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Fab Four Face-Off: What's Your Favorite Song From 'Magical Mystery Tour'?

September 16, 2009 |  6:00 am


With the official release of the Beatles' remastered catalog now fully accomplished, Pop & Hiss asks the musical question: What would go on your Beatles mix tape?

Continuing my bids for the best track on each of the Fabs' freshly repackaged long players, this entry considers "Magical Mystery Tour," the ninth album in the series.

Love me or dunk me in strawberry jam for selecting.....

"I Am the Walrus"

If you're sitting there thinking that is ridiculous, I get your point. A more reasonable choice would be the classic pairing of "Strawberry Fields Forever" and "Penny Lane": two multidimensional journeys back in time that are both exquisite works of autobiographical fantasy spinning and which together form one of those John-Paul dialogues that, as I discussed in yesterday's entry, make this later Beatles period so rich.

"Strawberry Fields" reminds me of a good Terry Gilliam film: a bizarre trip that's as delightful as it is menacing. "Penny Lane" comes closer to Terence Davies, a sweet but ultimately heart-ripping dip into the details of the past. Each song a masterpiece! Yet here I am, choosing some gibberish.

Why? And if not one or both of those beloved hits, why not the classic singalong "All You Need is Love," or the winsomely wistful "Fool on the Hill," or the lyrically inane yet unforgettable "Hello Goodbye"?

Well. I loved "Magical Mystery Tour" when I was 10, and in many ways I still regard it as a children's album. (I know, we haven't gotten to "Yellow Submarine" yet.) That's one reason to go for John's headlong jump into the realm of Lewis Carroll and Edward Lear -- it's kids' stuff at its gutsiest, unapologetically nonsensical and loud and even disgusting. Lennon apparently cribbed the song's ickiest line, about "yellow matter custard dripping from a dead dog's eye," from a remembered schoolyard rhyme, and like a real bad student, he put in a bit of Shakespeare at the song's end without even knowing his source. (A broadcast of "King Lear" was playing on the radio during the recording session.)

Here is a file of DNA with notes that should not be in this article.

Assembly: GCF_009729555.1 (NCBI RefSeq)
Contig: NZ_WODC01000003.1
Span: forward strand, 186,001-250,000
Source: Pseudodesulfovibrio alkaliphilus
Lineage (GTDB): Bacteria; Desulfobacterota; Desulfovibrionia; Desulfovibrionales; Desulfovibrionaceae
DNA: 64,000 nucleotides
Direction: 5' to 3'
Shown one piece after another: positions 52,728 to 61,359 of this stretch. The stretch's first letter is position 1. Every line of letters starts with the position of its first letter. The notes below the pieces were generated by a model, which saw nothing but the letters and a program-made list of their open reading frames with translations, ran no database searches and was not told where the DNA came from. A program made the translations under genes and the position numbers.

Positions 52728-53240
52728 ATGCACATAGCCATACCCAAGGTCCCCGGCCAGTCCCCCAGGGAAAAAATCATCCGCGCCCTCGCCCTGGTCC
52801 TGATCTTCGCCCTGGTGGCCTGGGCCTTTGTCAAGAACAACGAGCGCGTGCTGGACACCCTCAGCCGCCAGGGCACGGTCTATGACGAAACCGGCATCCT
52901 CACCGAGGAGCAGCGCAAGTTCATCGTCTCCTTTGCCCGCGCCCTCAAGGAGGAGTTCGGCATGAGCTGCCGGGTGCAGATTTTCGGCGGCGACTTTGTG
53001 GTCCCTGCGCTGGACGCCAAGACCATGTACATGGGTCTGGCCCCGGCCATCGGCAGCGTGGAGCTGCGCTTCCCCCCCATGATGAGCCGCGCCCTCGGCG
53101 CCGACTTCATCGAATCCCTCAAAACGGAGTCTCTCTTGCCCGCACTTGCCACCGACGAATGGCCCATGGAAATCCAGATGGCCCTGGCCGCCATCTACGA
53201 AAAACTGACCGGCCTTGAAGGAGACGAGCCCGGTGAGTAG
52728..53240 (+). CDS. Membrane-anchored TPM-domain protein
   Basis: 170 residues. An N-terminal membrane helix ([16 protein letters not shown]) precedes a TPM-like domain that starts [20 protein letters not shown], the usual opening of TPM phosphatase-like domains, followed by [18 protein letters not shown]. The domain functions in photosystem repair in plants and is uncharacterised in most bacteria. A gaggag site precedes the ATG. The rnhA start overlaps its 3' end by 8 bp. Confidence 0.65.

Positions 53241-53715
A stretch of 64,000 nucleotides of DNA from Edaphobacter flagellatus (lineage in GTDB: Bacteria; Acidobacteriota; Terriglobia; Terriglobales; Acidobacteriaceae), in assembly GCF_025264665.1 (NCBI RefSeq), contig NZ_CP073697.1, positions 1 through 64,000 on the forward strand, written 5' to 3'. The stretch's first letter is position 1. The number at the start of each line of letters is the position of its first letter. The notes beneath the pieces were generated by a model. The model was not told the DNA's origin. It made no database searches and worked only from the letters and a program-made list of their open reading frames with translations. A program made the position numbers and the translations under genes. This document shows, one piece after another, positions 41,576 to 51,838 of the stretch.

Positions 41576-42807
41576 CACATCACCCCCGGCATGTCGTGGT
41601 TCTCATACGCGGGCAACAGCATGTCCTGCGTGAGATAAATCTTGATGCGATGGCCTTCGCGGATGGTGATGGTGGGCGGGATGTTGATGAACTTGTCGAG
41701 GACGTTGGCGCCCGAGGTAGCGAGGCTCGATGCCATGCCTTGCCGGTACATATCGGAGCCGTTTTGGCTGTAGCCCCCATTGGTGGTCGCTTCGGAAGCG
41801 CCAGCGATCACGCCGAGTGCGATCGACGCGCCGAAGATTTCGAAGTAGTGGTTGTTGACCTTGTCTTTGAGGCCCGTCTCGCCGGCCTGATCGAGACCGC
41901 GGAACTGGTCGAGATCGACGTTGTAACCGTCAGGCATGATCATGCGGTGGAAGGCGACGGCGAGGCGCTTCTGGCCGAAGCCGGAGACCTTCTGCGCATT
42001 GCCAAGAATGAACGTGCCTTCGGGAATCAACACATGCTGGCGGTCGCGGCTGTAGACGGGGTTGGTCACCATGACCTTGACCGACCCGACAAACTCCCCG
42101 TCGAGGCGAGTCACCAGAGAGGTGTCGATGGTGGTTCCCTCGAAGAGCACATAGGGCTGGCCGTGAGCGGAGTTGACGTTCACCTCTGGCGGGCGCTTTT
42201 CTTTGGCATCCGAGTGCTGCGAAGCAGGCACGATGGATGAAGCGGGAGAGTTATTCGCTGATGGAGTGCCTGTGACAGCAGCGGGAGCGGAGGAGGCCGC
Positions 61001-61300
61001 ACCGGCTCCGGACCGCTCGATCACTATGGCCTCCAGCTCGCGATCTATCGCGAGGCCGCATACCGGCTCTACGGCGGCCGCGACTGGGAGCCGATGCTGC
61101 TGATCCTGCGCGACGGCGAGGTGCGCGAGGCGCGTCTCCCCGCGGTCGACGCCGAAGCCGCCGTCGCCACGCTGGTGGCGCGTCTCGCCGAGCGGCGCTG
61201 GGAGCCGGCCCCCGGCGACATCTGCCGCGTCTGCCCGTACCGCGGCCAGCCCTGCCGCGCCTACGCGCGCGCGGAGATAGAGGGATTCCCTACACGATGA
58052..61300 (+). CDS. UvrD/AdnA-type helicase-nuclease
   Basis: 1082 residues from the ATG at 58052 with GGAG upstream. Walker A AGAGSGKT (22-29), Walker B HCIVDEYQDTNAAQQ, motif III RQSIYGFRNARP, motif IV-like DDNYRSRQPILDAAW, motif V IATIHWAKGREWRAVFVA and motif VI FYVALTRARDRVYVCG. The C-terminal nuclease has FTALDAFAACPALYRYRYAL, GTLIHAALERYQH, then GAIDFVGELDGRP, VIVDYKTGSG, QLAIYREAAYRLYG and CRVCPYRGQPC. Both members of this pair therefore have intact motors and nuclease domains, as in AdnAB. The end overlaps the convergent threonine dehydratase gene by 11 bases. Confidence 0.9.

What a sound this silliness created. Layer upon layer of Beatles, orchestra, background singers and sound effects, all adding up to something actually catchy. So much art rock tends toward bloat; this song pushes at its own seams, but stays catchy. It's a Dali painting, a Bunuel film, a razor across the eyeball.

Plus, like Susan Sontag said, it's against interpretation. How can a critic not smile at the kiss-off?  Lennon apparently was inspired to write a nonsense song to defy a teacher at his old school who was making his student interpret Beatles compositions. What a punk. He didn't want to be canonized. So he gave those expert textperts a crabalocker fishwife and sent them off with a goo goo g'joob.

-- Ann Powers

Photo: Apple Corps.